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Fit Tip Friday — Side Bridge

Core exercises are important for everyone, but people with lower back pain can especially benefit from extra focus on the core. The spine becomes uncontrolled in how it moves, and that is how and why you can experience muscle, joint and disc injuries. Core muscles hold and protect the spine. They are small (about the size of your thumb) in the back of your spine and run from one vertebrae to another, aiding in spinal stability, or movement control.

(Side note: There are also core muscles in the front of your trunk that are about as thick as 15-20 pieces of typing paper and generally lie across the abdomen horizontally. The muscles you CAN see, that most of us think of as abs, run vertically.)

The side bridge is a fundamental core exercise that has a broad applicability for many different back problems, from fusions to disc problems to degenerative disc disease and more. It is a simple exercise and easy to learn, and requires no equipment. It’s difficult to reach those tiny core muscles near your spine, and this exercise will work them.

We know from medical studies that side bridge works the two most effective muscles that we see in back problems — the transverse abdominus and multifidus. These muscles are important because they prevent shear movement (which causes stress on your spine and back). The first response of the transverse abdominus and multifidus to pain is actually to shut down, and the side bridge exercise helps to reactivate them by restoring the ability to move and control the back. Ultimately, this helps you hurt less.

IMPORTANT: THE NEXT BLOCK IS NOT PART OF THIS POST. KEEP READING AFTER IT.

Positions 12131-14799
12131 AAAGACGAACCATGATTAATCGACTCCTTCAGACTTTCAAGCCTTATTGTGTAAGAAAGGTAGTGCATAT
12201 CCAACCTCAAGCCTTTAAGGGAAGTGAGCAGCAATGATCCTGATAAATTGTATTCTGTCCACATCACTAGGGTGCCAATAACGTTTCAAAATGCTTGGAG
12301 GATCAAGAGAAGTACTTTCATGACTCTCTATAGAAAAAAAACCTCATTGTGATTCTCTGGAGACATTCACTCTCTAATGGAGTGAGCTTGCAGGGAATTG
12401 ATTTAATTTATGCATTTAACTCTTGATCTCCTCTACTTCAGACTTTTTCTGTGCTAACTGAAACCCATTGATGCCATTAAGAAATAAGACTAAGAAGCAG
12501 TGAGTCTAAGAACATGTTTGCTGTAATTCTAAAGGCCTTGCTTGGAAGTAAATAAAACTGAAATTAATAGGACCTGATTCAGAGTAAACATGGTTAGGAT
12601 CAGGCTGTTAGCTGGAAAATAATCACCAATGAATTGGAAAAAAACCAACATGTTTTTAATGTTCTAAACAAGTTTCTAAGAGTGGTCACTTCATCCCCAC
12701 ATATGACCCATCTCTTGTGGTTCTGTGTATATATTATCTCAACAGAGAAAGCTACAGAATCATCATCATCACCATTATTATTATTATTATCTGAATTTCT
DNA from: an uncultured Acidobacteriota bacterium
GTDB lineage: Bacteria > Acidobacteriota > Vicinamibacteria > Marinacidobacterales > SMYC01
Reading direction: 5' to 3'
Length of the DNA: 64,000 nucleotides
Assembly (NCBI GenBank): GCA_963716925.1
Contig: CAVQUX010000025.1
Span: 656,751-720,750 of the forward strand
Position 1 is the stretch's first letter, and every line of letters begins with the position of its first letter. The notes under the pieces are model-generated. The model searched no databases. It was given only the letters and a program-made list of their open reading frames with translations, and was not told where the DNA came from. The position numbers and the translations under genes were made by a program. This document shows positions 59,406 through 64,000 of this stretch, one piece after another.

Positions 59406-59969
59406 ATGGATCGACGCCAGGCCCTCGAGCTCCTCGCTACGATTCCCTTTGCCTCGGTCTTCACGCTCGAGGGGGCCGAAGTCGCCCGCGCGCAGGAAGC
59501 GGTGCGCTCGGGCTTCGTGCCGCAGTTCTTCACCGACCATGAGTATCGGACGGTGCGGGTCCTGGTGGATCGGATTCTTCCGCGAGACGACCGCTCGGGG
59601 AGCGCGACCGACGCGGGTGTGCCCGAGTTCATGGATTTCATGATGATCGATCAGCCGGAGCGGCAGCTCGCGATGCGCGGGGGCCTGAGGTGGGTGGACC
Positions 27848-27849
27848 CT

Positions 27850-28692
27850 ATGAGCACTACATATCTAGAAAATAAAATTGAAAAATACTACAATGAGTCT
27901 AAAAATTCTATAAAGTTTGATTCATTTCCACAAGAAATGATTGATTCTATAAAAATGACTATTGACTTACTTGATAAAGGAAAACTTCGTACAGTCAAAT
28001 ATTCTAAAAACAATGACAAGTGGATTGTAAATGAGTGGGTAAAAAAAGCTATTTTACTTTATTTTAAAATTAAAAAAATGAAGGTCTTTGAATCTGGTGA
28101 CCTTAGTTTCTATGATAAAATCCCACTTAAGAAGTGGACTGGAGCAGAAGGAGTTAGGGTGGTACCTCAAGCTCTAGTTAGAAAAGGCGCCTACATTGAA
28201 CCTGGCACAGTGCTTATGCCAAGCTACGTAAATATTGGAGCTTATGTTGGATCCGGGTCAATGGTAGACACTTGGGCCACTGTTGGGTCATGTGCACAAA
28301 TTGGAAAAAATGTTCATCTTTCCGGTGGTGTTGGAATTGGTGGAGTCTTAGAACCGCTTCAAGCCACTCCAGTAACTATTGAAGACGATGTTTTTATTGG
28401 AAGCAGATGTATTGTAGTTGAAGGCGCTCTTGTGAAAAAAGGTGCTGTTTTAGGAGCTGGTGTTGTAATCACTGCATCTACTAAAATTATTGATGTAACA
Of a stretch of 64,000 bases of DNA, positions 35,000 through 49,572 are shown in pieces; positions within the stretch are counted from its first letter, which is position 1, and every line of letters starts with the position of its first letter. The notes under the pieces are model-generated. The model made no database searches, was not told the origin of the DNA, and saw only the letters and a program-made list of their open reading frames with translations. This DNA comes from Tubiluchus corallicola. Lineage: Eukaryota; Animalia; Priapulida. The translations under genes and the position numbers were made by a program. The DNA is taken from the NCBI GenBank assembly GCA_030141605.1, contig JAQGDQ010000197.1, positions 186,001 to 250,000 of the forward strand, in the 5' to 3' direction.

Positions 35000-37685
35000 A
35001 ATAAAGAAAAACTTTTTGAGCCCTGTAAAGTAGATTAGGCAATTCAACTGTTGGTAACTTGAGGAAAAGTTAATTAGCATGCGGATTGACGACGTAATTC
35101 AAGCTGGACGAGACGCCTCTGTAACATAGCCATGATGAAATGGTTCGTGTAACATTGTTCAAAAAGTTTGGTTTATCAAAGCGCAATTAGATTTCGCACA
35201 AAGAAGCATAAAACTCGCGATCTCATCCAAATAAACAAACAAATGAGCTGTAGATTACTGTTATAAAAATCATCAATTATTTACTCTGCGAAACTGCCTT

How to do a side bridge:

  1. Prop on your right elbow with your hips straight and knees bent back. The left hand rests on top of the right shoulder for support.
  2. Slowly lift your hips straight up as far as possible then slowly lower your hips to the floor. Completely relax for one second and repeat exercise.
  3. Aim to do three sets per side. To start with, do seven repetitions in a set, and as you get stronger, progress to 30 repetitions a set (ideally in four weeks or less). Even more beneficial: two sessions of this workout per day.

  

Chris Dollar, DPT, PT, FAAOMPT is a clinical specialist physical therapist and Coordinator of Clinical Education for OrthoCarolina. His area of practice focus is in the evaluation and treatment of spinal conditions.

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